A new tool for collaborative social media analysis in disaster response
During large-scale complex crises such as the Haiti earthquake, the Indian Ocean tsunami and the Arab Spring, social media has emerged as a source of timely and detailed reports regarding important events. However, individual disaster responders, government officials or citizens who wish to access this vast knowledge base are met with a torrent of information that quickly results in information overload. Without a way to organize and navigate the reports, important details are easily overlooked and it is challenging to use the data to get an overview of the situation as a whole.
We (researchers at Madeira University, IBM Research and University of Oulu) believe that volunteers around the world would be willing to assist hard-pressed decision makers with information management, if the tools were available. With this vision in mind, we have developed CrisisTracker.
Automated story detection
CrisisTracker offers an alternative way to browse social media activity around large-scale events, in particular disasters. The system automatically tracks a set of keywords on Twitter and clusters tweets based on their word similarity. Information propagates on Twitter mostly through duplication, either directly through retweets or by multiple people independently talking about the same event, and information about a single event is often split on thousands of messages. By clustering messages, each piece of information (a "story") is decoupled from its sharing pattern. Once decoupled, information about who and how many people shared a piece of information can be used to estimate how important the information is, and to whom, without requiring a computer to first understand what the information is about.
Crowdsourced information management
The web interface supports exploration of stories as they unfold in real-time; by time, location, topic and named entities. As current state-of-the-art text processing algorithms struggle with reliably extracting such meta-data from the text in tweets, CrisisTracker instead explores the use of crowdsourcing techniques. Any user of the system can directly contribute tags that make it easier for other users to retrieve information and explore stories by similarity. In addition, users of the system can influence how tweets are grouped into stories.
What is the difference between CrisisTracker and Ushahidi?
The biggest difference between the platform and Ushahidi is that Ushahidi focuses on curation of user-submitted reports, while CrisisTracker mines Twitter for reports, clusters them, and supports curation of report clusters. Both systems require humans to annotate pieces of information with meta-data such as location and report category.
This means that an Ushahidi deployment generally handles much fewer but higher quality reports, as each report is written specifically for the platform. CrisisTracker on the other hand can collect information even if sources are not aware of the deployment of the system as it listens in to a publicly accessible communication channel (Twitter) that people already use to share their knowledge in crisis.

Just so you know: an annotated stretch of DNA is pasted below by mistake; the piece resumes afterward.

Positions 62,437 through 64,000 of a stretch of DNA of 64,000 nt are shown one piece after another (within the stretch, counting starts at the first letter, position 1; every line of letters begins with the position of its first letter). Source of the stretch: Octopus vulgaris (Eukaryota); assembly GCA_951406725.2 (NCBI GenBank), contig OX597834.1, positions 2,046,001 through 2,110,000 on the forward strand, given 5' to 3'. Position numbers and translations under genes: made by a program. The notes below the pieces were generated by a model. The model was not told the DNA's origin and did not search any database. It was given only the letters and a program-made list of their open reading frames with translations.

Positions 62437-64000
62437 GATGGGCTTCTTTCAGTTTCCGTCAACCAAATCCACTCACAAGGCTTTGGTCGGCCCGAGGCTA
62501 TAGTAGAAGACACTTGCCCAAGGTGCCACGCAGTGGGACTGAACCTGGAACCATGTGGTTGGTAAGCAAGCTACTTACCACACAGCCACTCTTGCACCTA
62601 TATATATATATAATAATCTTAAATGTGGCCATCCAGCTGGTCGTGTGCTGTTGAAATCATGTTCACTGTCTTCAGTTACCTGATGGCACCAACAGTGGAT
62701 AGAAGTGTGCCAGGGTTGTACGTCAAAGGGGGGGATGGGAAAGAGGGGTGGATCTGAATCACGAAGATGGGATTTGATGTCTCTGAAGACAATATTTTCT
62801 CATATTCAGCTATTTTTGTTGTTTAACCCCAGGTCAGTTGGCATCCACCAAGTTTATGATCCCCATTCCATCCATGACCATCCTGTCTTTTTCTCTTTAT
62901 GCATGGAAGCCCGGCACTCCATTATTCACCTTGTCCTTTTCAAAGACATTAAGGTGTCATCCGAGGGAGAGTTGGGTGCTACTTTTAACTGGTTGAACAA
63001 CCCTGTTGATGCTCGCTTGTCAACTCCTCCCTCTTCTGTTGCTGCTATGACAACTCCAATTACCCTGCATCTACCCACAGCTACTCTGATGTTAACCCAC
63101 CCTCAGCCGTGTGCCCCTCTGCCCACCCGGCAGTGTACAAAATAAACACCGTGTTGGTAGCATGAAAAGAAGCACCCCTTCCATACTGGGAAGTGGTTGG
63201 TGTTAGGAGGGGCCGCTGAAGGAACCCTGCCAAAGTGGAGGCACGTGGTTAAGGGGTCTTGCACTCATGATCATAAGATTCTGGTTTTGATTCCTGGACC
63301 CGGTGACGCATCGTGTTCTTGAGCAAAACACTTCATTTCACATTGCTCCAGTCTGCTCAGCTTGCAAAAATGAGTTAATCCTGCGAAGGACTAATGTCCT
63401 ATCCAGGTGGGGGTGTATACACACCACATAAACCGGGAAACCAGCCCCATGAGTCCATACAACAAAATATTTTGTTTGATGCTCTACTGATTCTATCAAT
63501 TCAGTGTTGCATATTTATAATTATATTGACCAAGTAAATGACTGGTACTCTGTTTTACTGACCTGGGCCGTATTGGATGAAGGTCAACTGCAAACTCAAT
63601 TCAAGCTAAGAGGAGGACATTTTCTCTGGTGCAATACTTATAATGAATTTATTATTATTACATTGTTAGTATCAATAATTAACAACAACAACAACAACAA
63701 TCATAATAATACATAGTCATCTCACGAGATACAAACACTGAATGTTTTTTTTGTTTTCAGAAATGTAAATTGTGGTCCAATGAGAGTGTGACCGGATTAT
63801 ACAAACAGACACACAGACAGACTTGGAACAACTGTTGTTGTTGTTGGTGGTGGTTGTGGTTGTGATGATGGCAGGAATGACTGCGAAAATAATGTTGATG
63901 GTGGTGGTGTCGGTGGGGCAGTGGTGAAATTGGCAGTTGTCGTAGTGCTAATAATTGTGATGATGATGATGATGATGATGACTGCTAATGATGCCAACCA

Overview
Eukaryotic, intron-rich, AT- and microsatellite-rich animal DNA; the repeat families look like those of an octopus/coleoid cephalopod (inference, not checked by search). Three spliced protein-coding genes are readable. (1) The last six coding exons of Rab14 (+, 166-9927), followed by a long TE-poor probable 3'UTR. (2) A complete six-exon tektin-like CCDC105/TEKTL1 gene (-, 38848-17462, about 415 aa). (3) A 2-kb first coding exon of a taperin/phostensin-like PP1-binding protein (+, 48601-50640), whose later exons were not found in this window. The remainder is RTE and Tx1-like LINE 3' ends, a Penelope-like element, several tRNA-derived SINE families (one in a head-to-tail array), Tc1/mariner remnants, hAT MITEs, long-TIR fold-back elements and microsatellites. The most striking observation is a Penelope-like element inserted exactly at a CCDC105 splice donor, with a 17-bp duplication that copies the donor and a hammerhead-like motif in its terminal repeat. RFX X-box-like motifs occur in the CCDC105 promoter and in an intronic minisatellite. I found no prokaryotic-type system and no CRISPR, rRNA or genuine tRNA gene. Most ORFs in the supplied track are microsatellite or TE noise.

The purpose of CrisisTracker is to create overview of what is being said in social media (including rumors and bias towards specific topics) more than to create a perfect model of the real world. It helps analysts find where reports originated and to get in contact with sources (Twitter accounts). It also helps in finding similar but potentially conflicting versions of a report. CrisisTracker's contribution is greatest during complex large-scale events when it bring order to overwhelming social media feeds consisting of hundreds of thousands or millions of tweets over many days. Other tools are more suitable for monitoring small-scale localized events that produce only a few hundred tweets in total.
We are extremely interested in hearing your feedback! Just use the tab on the right, or visit our discussion forum.
Jakob Rogstadius - Research, design, development (M-ITI)
Claudio Teixeira - Web development (M-ITI)
Maja Vukovic - Advisor (IBM Research)
Vassilis Kostakos - Advisor (University of Oulu)
Evangelos Karapanos - Advisor (M-ITI)
CrisisTracker is free and open source, so that you can deploy your own instance or integrate it with your own analysis software.
CrisisTracker in the news
Crowdsourcing Platforms Monitor Disease, Dissent, and Disasters
Communications of the ACM, 8 March, 2013
As Prop, Cudgel or Sensor, Digital Maps Have a Future in Global Activism
TechPresident, 16 January 2013
Crisis Tracker: An Open Source Map that Curates Crowdsourced Information
TechPresident, 1 November 2012
Social media in emergencies: is there a responsibility to verify?
Social Media 4 Good, 20 September 2012
New Social Media Monitoring Tool: CrisisTracker
idisaster 2.0, 17 September 2012
Crisistracker, nueva herramienta para organizar en internet la información sobre catástrofes
el Periódico, 21 August 2012
CrisisTracker: Collaborative Social Media Analysis For Disaster Response
iRevolution, 30 July 2012
Earthquake? Terrorist bomb? Call in the AI
New Scientist, 23 May 2011